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Albany County — The Altamont Enterprise, December 1, 2011

McCoy: “We’re going to downsize”
Dems plan to scale back after a packed budget hearing

By Anne Hayden

ALBANY COUNTY — Democrats, who hold the vast majority in the Albany County Legislature, say they are chipping away at the 19.2-percent tax increase that came with the $606 million budget proposed by the outgoing county executive.

The newly elected executive, Daniel McCoy, offered bravado but no specifics after a record number of citizens turned out Tuesday night for a public hearing on the budget.

“We have to think outside the box. It’s time to rip the tree out of the ground, shake the roots off, and re-plant it,” said McCoy on Wednesday. He said he would treat Albany like a business.

“We’re going to downsize, merge some departments, and basically just do a great job for less,” McCoy said.

Michael Breslin, who did not run for re-election, originally proposed a tax levy increase of 19.2 percent, far over Governor Andrew Cuomo’s 2-percent tax levy cap for 2012. However, if 60 percent of legislators vote in favor, the cap can be overridden. The current tax rate is roughly four dollars per $1,000 of assessed value.

The representatives must vote on a budget on Dec. 5.

The Democrat representing Westmere who recently won re-election, Bryan Clenahan, gave a more measured response yesterday.

“I’m not supporting a 19-percent tax increase or anything even close to it,” he said. Clenahan said he thinks the county should be able to reduce the budget dramatically, while still maintaining services.

“I think it’s very important to maintain the nursing home,” Clenahan said. He hopes that the county will look toward changes in management to run the nursing home more efficiently.

Clenahan said that, after the most recent meeting with the Audit and Finance Committee, the proposed budget’s tax-levy increase had actually gone down from 19.2 percent to 14 percent, as a result of a decision to leave some vacant county jobs unfilled for 2012, and getting higher than anticipated sales tax revenues in the third quarter.

“Fourteen percent is still way too high, but we are headed in the right direction,” Clenahan said. The Democratic caucus will meet again tonight to go over the numbers.

“I don’t think anyone disagrees that the tax burden is harmful,” Clenahan concluded. “We need to do all we can to minimize it as much as possible.”

Many speakers at the hearing advocated for keeping the Albany County nursing home and the county’s pediatric dental program up and running, as well as providing funding for the county’s sheriff department.

Others asked the county government to do whatever it takes to avoid raising taxes at all.

Richard Mendick, a Republican representing District 36, in Bethlehem and part of New Scotland, said he flat out would not vote for a budget that went over the 2-percent cap.

“We are elected officials, and the public has said through its vote for the governor, they want their taxes reduced,” said Mendick. “The governor has set a ceiling, and I believe we have a responsibility to meet that.”

The public came out in record numbers on Tuesday, Mendick said, and indicated that neither the county nor the taxpayers can afford all of the things they once had.

If the legislators vote and the tax cap is not surpassed, the county will have to go back and look at cutting programs that are not mandated by the state, said Mendick.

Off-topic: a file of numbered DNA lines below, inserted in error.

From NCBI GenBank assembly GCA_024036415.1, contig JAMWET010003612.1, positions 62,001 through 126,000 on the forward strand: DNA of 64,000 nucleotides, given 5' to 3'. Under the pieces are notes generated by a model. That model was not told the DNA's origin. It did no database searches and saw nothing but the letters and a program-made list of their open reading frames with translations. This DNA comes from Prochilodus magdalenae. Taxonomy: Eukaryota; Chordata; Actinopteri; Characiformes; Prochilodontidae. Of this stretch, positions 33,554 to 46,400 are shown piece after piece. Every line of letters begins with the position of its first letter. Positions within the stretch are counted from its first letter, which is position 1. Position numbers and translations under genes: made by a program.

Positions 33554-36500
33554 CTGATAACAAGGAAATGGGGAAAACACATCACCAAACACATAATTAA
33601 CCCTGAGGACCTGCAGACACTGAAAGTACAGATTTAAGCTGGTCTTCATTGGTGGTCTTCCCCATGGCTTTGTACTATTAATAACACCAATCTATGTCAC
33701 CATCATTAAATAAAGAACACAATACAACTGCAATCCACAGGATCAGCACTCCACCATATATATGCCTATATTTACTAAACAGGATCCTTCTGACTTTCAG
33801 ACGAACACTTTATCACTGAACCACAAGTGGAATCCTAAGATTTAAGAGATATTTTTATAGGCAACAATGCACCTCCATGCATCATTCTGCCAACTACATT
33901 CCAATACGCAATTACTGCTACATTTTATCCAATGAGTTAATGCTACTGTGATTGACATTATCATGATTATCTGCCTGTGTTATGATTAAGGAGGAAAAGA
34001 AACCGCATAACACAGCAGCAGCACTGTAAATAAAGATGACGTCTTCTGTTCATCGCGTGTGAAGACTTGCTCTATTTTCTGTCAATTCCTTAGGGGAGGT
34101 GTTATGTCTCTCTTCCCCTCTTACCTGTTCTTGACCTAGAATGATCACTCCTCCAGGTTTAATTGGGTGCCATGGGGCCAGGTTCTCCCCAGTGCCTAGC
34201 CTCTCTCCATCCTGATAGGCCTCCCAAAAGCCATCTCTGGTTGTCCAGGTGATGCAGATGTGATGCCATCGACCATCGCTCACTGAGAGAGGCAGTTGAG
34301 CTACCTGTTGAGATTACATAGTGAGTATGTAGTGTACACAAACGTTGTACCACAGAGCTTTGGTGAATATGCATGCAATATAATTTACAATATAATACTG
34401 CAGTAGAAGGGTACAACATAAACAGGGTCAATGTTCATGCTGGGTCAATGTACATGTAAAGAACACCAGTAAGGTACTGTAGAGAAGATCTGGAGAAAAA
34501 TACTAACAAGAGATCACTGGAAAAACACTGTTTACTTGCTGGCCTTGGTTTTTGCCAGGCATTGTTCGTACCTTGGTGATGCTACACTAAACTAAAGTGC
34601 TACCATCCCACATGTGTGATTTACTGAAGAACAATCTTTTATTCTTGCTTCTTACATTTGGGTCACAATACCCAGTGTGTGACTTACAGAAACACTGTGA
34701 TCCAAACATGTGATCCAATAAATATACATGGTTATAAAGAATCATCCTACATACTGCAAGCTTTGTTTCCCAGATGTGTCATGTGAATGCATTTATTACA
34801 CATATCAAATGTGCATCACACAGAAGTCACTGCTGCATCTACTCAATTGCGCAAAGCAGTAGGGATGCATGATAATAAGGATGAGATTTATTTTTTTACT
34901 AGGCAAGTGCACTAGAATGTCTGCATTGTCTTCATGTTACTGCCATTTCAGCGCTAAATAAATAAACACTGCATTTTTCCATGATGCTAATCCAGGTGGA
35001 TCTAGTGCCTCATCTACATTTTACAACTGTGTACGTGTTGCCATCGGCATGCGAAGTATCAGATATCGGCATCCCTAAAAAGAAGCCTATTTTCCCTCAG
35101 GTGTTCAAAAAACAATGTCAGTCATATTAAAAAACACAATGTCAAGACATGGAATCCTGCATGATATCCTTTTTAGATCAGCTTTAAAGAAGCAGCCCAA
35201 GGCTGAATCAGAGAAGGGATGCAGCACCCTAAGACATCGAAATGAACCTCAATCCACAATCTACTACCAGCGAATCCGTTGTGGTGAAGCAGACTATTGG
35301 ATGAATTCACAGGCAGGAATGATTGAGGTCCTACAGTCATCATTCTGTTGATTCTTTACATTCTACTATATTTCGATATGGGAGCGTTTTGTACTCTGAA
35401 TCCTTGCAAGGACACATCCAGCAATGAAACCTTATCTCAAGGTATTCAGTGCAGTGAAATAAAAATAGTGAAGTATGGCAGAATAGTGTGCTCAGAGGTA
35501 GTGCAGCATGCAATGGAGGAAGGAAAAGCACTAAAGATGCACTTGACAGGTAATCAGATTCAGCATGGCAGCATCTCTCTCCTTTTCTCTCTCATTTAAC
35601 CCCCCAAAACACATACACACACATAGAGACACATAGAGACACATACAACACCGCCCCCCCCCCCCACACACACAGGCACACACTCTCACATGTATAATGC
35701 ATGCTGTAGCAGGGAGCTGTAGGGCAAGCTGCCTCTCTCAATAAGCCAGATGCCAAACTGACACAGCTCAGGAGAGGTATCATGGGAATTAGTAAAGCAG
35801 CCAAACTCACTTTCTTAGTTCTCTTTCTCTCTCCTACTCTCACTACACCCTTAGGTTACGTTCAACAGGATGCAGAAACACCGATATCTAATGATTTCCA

“There just isn’t going to be enough money to go around,” he concluded.

Alexander Gordon, a Democrat representing District 39, in the Hilltowns, said on Wednesday he was in a “quandary” over which way to vote. He was defeated in November by Republican Deborah Busch who ran on a platform of keeping taxes in check.

“The will of the people is to stick to the 2-percent tax cap, but I have a record of caring about people, and I don’t see going forward with the 2-percent cap if we are hurting people in every sector of our population,” Gordon said. The thing that will persuade him the most, in terms of his vote, is the responsibility to protect the weak in the community, specifically children and the elderly, he said.

Gordon, a farmer, lives in Knox, and said, due to the economy, he is hanging on by a thread himself.

“I know exactly what this tax increase would translate to in dollars and cents, for me, but I’m still not going to be one of the people who puts other people out on the street,” he said.

Although Gordon does not think it is feasible to get the tax levy increase below 2-percent, he does think there are ways to get it lower than the proposed 19-percent increase.

His suggestions include declaring the county’s ice-hockey facility as surplus property and selling it; selling the Ann Lee Home, a former nursing home that now stands vacant and Gordon thinks is in a desirable real estate location; ceasing to rent unnecessary space for committees such as the board of elections; and changing the management team at the county’s nursing home.

“I think those actions could drop the tax levy increase by an extra 4 or 5 percent,” said Gordon.

Busch will take over representing a newly configured District 39 on Jan. 1. She spoke at the public hearing, saying she thought the legislators needed to stick to the 2-percent cap. The cap, she said, was the reason voters elected Governor Cuomo. She called the proposals for layoffs and service reductions “threats” by the county government.

“I think she needs to familiarize herself with the role of the social safety net,” said Gordon, in response to Busch’s comments. “You just can’t expect to have the same level of services if you reduce the revenue to run them. It just doesn’t happen.”  

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